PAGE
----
At present, the crossbow is getting popularity among the hunting community. Many prolific shooters are now having crossbows in their arsenal. now I try to explain Where to shoot a deer with a crossbow
10 years back, only 6 states allowed to use crossbows. In addition to that hunters are needed to be justified by the authority before using a crossbow. Now things have changed crossbows are permitted almost every state in the USA.
Seeing the exponential growth of the crossbow market, the regulatory body has made changes in laws making it more crossbow-friendly. There are several reasons for its continuous growth among the hunting community.
Firstly, you need little practice or no practice at all for using a crossbow whereas it requires extensive training and precaution before using a gun or a rifle. Secondly, its similarity with the rifle. Like the rifle, most of the crossbow has a scoop; has the same trigger mechanism as the rifle. The only difference is that crossbow shoots an arrow while the gun shoots a bullet. Another big difference is that crossbow is far quieter than a gunshot.
Today we will be talking about where to shoot a deer when you’re hunting with a crossbow as some of our readers have been asking about this. If you’re hunting with archery equipment like a crossbow or compound bow, you do want to take broadside shots. You don’t want to be taking shots of a deer that is facing you or facing away from you or anything like that.let’s to know to Where to shoot a deer with a crossbow
Where to shoot a deer with crossbow
The famous boxer Mike Tyson once said, “I always understand the anatomy of my opponent”. What he meant that he knew where to hit the opponent to do the most damage as a boxer. It kind of works with deer hunting too. In crossbow hunting, if you understand the anatomy of the deer, it would be a lot more successful.
Aim for the Vital Organ on a Deer
When shooting at a deer, the hunter’s goal must try to place a good shot on the vital parts such as the heart or lungs. If you understand the anatomy of the deer, you would be more successful in placing a shot right to the vital organs. This ensures a clean and rapid death, which may reduce suffering from the deer increasing the opportunity to recover the prey.
While hunting a deer with a crossbow, it is suggested that you should aim for the lungs. Let me explain why you should go to the lungs. The lungs on a deer are quite big making it the biggest target. The more mature that deer is, the bigger those lungs are. On a small deer, those lungs might be tiny. On the other hand, on a larger deer or mature deer, you got bigger lungs. At the time of inhaling those lungs are going to be bigger than it should be. If you want a clean shot, you should aim for the lungs of a deer.
Angle of Shot
The angle of shot refers to the angle at which the deer stands in comparison to you. If you do not find a good shooting angle to the target, you should wait as long as the deer show up at the right position.
Profile shot or side
The profile shot allows you to make a direct hit to the lungs or the heart. For the crossbow hunter, this is the best shooting angle. If placed correctly, the arrow will hit the ribs and will be able to penetrate the chest cavity.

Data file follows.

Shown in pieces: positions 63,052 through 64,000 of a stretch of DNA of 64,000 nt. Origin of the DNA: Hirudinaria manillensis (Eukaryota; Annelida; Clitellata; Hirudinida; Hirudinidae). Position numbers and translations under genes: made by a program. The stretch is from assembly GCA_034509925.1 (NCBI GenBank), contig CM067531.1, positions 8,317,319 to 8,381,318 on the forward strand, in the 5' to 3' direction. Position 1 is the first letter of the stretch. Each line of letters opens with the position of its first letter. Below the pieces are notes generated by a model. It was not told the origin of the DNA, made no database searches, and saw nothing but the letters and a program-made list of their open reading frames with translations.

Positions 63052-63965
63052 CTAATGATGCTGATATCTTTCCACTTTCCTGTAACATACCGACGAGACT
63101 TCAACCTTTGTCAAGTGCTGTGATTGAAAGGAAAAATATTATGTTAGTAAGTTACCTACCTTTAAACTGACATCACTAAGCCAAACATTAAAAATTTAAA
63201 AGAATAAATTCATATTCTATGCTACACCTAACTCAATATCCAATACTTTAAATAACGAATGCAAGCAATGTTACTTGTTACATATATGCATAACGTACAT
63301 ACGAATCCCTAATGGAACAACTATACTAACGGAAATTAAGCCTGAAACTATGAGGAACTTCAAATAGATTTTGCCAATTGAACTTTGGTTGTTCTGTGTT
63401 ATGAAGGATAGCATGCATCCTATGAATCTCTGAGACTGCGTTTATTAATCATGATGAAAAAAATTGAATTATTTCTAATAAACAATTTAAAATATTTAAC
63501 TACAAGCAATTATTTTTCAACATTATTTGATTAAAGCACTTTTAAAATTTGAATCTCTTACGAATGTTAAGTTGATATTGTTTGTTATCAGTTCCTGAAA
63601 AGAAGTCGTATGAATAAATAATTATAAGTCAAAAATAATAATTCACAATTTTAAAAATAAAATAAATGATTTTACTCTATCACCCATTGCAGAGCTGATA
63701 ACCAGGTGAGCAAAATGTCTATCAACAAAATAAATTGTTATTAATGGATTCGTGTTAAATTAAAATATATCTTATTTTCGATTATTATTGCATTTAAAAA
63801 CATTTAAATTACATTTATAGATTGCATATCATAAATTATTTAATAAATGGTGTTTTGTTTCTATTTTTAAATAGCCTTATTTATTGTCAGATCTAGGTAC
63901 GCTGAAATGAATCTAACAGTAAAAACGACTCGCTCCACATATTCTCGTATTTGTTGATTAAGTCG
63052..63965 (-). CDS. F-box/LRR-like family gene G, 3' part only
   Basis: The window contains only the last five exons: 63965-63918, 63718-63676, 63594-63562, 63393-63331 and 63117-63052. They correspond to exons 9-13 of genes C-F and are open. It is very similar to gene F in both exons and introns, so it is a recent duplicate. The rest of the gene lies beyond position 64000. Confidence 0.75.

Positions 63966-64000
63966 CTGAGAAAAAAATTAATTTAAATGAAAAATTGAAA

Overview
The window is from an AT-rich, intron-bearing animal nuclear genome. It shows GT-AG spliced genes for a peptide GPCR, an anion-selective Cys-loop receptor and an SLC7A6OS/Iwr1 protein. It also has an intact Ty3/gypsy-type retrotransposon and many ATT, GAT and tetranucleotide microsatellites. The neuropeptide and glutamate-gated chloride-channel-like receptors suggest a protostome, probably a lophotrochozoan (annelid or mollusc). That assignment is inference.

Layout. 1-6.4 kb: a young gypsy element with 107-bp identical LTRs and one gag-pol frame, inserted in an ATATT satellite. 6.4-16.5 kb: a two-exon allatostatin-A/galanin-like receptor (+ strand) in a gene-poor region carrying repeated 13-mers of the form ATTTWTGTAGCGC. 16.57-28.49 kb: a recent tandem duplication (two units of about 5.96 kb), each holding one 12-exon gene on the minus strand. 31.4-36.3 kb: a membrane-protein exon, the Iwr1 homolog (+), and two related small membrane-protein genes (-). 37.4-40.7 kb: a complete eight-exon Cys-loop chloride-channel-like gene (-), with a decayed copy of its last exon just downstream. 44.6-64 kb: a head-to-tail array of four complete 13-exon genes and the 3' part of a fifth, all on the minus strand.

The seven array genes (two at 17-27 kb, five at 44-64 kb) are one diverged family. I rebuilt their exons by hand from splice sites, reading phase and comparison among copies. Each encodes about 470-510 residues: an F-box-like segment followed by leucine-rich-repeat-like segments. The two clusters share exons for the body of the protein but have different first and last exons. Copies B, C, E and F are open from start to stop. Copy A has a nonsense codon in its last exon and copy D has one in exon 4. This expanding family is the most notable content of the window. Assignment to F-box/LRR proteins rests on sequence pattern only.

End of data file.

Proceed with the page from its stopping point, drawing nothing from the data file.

In order to get the best shot with a crossbow, watch the front legs of the deer in front of you, along the line with the back legs, raising 1/3 of the space toward the body. That is the point where the arrow should hit.
Front diagonal or three-quarter front
The front diagonal or three-quarters of the front is an angle to the face of the deer when its body is diagonal with respect to a hunter. From the position you can still be able to have a shot right to the lungs or heart; there is more opportunity to hit the shoulder bones.
Since the deer is in front of you, it may detect any movement. Crossbow hunters should avoid shooting at this angle due to the higher density of the shoulder as the arrow need to penetrate through. In addition, sometime the deer could notice the arrow and dodge away.
Rear diagonal or three-quarter back
The back diagonal or three-quarter back is an angle of the shot in which the deer is moving diagonally away from the hunter. You can still manage a good shot to the vital organs aiming at just below the shoulder. You should be sure that you can make an accurate shot with your crossbow since a shot outside the area could be ended up shooting to the gut known as “gut-shot”. Apart from the fact that the animal will suffer a lot, it is very likely that it will continue moving a long distance and you will lose it.
The frontal shot refers to the animal standing directly in front of you. It is still possible to place the shot in the vulnerable body parts; there remains a high probability of damaging a good piece of the meat. Considering the speed of the arrow, it can also go through it and hit it in the stomach and even one of its legs, damaging the deer even badly. As a crossbow hunter, you should not perform this type of shot.
The rear shot is exactly that, aiming a deer directly from the behind. There is no vital area. You should never go for a shot, neither with a firearm nor with a crossbow. Wait for a better shot angle or let it pass. You must wait for the right angle of the deer.
We hope you will understand where to shoot a deer with a crossbow. As Mike Tyson said, know the anatomy of the prey. No matter what equipment you are using for hunting always try to shoot at the vital organ of the deer. It allows an instant kill without damaging the deer. That’s for a day. Thank for being with us, let us know whether it works for you.